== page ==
MARTÍNEZ: And how much of a problem will that scenario be for Germany?

SCHMITZ: Very big problem. But Germany's government has worked very hard to wean itself off of Russian natural gas. Prior to the war, Germany relied on Russia for more than half its natural gas supply. In August, that was down to less than 10%. Now, August is not a month where Germany typically uses a lot of gas, but overall, Germany's been able to sign contracts with other European countries like Norway and the Netherlands for alternative gas supplies. And German energy experts I've spoken to say they will likely not be blackouts this winter for Germany's household sector but that German industry may suffer.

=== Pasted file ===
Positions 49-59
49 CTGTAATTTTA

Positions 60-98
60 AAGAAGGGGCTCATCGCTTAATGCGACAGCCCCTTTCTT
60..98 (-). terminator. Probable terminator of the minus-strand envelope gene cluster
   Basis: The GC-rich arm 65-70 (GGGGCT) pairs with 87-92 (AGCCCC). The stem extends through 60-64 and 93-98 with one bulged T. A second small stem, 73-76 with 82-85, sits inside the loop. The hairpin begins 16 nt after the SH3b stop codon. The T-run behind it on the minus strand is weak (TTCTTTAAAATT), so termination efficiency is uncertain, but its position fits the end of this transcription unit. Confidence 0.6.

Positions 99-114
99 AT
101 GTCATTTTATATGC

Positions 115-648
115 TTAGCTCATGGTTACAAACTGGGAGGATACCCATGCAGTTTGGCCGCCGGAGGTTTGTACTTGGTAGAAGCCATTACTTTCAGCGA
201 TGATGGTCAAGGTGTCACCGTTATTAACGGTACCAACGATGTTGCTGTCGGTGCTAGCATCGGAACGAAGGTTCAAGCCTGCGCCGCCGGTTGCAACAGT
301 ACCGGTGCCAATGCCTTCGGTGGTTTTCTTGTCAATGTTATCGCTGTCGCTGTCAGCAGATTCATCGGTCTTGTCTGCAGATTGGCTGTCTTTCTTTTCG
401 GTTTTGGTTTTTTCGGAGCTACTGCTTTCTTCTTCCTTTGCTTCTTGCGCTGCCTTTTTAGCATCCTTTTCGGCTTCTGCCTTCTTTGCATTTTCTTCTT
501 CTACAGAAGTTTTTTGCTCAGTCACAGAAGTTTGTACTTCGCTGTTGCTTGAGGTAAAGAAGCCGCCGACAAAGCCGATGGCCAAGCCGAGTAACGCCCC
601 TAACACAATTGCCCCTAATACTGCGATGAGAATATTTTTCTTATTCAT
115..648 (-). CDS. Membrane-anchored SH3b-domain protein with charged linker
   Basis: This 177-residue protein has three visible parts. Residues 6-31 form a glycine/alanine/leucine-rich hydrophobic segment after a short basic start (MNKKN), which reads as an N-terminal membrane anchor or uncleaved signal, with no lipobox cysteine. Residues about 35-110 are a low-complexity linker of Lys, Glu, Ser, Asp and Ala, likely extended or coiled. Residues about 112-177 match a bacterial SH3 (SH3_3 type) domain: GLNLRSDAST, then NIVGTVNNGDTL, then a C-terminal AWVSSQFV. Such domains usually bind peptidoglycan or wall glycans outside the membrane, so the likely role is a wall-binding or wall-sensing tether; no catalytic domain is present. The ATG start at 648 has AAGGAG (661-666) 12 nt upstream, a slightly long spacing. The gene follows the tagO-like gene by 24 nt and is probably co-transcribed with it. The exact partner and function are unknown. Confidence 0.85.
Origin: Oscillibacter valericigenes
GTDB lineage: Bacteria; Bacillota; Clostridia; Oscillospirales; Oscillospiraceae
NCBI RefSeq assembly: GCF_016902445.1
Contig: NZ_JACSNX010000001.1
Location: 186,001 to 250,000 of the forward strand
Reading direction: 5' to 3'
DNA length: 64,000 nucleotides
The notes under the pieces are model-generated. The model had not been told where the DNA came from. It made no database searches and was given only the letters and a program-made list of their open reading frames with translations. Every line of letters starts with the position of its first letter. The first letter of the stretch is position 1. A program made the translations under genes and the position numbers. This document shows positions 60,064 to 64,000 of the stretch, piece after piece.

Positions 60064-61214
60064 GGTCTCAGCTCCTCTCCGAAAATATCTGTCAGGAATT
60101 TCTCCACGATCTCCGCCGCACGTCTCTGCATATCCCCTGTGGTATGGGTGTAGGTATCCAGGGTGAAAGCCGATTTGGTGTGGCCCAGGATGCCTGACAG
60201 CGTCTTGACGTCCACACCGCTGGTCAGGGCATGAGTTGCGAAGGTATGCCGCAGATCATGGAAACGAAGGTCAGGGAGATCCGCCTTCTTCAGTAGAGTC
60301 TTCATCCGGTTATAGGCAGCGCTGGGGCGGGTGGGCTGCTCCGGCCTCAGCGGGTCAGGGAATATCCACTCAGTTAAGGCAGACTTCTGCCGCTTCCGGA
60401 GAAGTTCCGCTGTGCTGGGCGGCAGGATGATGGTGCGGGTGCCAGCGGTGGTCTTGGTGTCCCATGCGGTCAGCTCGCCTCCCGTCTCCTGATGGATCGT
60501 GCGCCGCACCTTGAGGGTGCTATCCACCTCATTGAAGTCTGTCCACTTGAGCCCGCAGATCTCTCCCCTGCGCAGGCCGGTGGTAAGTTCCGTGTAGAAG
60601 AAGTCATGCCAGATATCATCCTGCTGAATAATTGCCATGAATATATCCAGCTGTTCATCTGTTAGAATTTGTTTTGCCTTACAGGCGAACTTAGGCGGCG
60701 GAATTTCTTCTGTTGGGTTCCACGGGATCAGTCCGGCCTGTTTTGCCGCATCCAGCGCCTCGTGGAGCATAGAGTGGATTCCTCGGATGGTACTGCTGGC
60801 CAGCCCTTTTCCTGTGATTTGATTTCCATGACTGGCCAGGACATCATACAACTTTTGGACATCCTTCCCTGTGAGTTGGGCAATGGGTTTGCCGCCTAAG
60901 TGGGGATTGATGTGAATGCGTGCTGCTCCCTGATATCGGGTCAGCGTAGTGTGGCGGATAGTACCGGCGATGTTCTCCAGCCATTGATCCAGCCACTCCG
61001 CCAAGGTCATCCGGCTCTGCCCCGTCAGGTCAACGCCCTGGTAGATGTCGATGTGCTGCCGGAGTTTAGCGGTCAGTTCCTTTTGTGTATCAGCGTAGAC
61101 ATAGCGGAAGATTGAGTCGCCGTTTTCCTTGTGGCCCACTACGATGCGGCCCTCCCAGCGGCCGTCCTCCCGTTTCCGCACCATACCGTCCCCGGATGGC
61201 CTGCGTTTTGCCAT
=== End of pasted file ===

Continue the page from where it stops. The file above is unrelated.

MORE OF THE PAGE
MARTÍNEZ: OK, and that's probably not great for the German economy, which brings us then back to this relief package. How is this going to help Germans get through the winter?

SCHMITZ: This is the third and largest relief package from the government of Chancellor Olaf Scholz. It'll include one-time payments to families, payments for retirees on pensions, and it promises to reduce the price for public transportation. Energy-intensive German industrial companies will be given tax breaks to help them stay afloat and keep people employed. And all of this aims to counter the impact that inflation has had on the economy here. Prices rose 8% in August alone. The price of groceries rose nearly 17% last month. And natural gas is 10 times more expensive than a year ago. So the pressure on German citizens and companies is very real here.

MARTÍNEZ: Now, things are OK right now, Rob, but, I mean, how concerned is the government about social unrest over all this?